I'm not concerned with command messages so much, as the user will know immediately whether or not it was successful.
You probably should be concerned with command messages, since those are the ones that actually cause the book of record to change. Yes, the happy path is easy, but what do you expect the user to do when their command is not acknowledged?
What I'm concerned with is events. If attaching the aggregate version number to the event, can we make the operation idempotent?
Keep in mind, event sourced entites are loaded from a history, not just events flying by (ie subscriptions). You are going to be loading those entities from the book of record, so the exact history is going to be made available to you. You don't have to worry about the events changing, because they are immutable. Similarly, you don't have to worry about the history changing, because the history is append only.
In other words, your event sourced entity supports an
apply(Event) method, and you don't have to guard it at all, you just load the events in order.
Another way to same the same thing: the history of your entity is delivered as a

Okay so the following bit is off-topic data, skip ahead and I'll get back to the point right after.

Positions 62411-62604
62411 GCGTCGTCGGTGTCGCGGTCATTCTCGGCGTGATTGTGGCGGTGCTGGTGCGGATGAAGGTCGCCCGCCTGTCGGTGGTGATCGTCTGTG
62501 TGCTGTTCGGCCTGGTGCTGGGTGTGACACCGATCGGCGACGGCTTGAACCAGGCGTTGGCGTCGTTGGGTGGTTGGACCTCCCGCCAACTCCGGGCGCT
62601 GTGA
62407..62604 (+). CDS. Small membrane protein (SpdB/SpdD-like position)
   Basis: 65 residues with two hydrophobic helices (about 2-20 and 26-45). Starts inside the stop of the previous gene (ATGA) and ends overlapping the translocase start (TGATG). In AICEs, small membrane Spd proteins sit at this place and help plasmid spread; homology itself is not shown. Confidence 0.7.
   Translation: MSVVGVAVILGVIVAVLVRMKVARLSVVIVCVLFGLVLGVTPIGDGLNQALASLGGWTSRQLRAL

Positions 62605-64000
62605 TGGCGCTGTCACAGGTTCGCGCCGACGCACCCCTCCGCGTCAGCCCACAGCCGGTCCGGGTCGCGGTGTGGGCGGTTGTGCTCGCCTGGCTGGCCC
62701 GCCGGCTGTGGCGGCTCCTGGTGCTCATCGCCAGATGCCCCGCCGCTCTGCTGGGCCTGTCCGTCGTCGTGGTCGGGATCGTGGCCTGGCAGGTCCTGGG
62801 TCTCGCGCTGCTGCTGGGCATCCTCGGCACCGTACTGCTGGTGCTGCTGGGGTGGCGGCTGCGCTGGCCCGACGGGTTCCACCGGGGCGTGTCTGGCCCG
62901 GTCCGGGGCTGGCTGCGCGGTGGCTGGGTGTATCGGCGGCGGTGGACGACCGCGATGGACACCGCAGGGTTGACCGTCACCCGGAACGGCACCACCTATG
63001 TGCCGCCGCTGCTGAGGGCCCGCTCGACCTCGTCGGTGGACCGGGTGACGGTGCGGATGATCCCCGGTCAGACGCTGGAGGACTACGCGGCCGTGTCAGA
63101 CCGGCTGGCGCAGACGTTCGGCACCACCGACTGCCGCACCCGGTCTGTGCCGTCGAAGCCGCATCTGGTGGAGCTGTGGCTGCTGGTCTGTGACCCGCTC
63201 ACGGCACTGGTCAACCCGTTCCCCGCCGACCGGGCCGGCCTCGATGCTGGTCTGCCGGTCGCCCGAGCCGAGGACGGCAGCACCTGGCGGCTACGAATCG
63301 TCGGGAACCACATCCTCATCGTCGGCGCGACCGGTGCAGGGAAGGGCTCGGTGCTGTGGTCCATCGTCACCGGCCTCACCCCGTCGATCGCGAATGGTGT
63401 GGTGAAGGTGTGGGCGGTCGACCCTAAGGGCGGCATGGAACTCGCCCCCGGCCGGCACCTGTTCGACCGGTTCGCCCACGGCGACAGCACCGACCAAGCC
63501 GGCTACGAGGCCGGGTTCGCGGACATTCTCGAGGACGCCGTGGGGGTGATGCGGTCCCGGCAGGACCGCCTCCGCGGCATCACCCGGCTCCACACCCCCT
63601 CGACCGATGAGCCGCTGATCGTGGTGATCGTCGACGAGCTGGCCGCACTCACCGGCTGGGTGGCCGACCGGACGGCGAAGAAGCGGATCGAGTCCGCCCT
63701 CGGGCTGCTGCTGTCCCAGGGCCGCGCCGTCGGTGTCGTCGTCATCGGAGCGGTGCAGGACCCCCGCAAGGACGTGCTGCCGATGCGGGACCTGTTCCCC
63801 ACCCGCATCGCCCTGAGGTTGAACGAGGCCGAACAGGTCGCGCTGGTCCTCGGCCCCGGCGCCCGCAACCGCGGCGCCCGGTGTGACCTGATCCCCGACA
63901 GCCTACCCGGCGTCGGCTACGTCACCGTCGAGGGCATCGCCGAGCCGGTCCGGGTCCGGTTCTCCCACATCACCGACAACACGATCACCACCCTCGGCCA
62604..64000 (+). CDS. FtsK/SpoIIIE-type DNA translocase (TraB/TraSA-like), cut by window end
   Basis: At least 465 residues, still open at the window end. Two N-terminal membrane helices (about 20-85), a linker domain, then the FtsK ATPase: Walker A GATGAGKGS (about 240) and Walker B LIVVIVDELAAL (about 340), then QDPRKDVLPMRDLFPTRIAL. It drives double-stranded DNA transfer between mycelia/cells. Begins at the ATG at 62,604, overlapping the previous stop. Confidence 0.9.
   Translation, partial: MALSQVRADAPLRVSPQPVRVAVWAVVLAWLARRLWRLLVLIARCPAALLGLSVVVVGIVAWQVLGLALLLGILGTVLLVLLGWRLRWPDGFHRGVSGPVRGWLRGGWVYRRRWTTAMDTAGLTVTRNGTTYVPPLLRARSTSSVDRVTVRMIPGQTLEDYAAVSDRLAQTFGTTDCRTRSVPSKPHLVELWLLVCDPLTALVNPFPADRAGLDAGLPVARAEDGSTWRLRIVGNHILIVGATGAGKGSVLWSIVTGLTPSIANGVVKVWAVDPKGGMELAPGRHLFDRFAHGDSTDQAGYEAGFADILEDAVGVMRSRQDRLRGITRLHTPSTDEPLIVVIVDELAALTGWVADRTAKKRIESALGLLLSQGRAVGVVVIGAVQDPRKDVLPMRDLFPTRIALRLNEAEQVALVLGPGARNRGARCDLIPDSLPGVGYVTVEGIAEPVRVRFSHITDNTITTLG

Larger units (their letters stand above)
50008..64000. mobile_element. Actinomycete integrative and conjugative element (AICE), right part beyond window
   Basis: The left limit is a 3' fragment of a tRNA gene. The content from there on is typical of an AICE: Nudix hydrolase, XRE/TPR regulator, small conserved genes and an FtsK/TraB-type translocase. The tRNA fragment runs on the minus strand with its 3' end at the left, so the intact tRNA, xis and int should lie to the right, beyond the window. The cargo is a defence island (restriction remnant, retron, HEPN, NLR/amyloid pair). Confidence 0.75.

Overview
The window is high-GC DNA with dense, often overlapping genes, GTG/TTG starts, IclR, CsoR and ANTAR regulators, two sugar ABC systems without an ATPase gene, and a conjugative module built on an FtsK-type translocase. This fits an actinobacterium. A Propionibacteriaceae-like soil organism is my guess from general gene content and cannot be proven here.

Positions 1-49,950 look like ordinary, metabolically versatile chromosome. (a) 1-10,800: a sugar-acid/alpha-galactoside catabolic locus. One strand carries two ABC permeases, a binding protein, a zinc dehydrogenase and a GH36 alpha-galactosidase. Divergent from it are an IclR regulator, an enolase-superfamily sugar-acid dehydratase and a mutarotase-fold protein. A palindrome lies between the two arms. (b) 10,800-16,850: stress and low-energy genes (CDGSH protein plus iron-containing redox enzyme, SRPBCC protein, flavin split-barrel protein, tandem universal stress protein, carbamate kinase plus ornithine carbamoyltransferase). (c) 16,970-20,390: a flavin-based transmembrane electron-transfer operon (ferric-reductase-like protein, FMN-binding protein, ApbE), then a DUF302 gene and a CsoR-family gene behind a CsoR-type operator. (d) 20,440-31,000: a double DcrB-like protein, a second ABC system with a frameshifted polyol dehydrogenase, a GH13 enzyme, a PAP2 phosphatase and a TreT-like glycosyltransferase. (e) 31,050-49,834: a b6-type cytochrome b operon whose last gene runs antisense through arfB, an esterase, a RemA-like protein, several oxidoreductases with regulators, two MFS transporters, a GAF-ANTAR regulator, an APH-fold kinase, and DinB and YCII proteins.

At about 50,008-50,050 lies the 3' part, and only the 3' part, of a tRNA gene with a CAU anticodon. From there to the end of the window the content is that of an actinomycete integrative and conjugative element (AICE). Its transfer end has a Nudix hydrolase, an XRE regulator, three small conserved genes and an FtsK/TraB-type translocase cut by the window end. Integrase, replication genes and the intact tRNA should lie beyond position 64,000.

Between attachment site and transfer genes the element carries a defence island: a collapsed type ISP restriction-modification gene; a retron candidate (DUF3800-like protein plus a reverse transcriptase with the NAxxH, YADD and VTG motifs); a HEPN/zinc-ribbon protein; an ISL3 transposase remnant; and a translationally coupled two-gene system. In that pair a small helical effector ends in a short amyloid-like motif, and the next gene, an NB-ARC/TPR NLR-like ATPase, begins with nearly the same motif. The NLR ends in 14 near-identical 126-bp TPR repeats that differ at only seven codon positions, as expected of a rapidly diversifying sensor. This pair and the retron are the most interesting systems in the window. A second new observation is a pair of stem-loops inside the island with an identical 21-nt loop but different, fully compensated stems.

DocumentMessage, not as a sequence of
The concerns are similar for projections that are assembled from more than one event history.
If your entity is listening/subscribing to some other entities events (ie, your entity is an event processor) then you will need to worry about idempotency. Notice that in this use case there are two different contexts for events -- the events in the history of the event processor itself (ie, the events that describe the state changes of the event processor), and the events that the processor is reacting to. Which is to say, you have
apply(Event myStateChanged) vs
You don't need to worry about idempotency for the former (see above); you make sure you react once to an event by tracking that event in your own history. Your processor might be a state machine (so the events are naturally idempotent), or you can track the event ids of the events you are subscribed to, and then make sure you don't react more than once, etc.
Oddly enough, there are places where "version of the aggregate" does come up -- they are in the command handlers. Two common forms: first, a command might target a specific version of the aggregate to apply to (immediately solving your idempotent problem); second, you'll see tracking of the version number to guard against concurrent modification.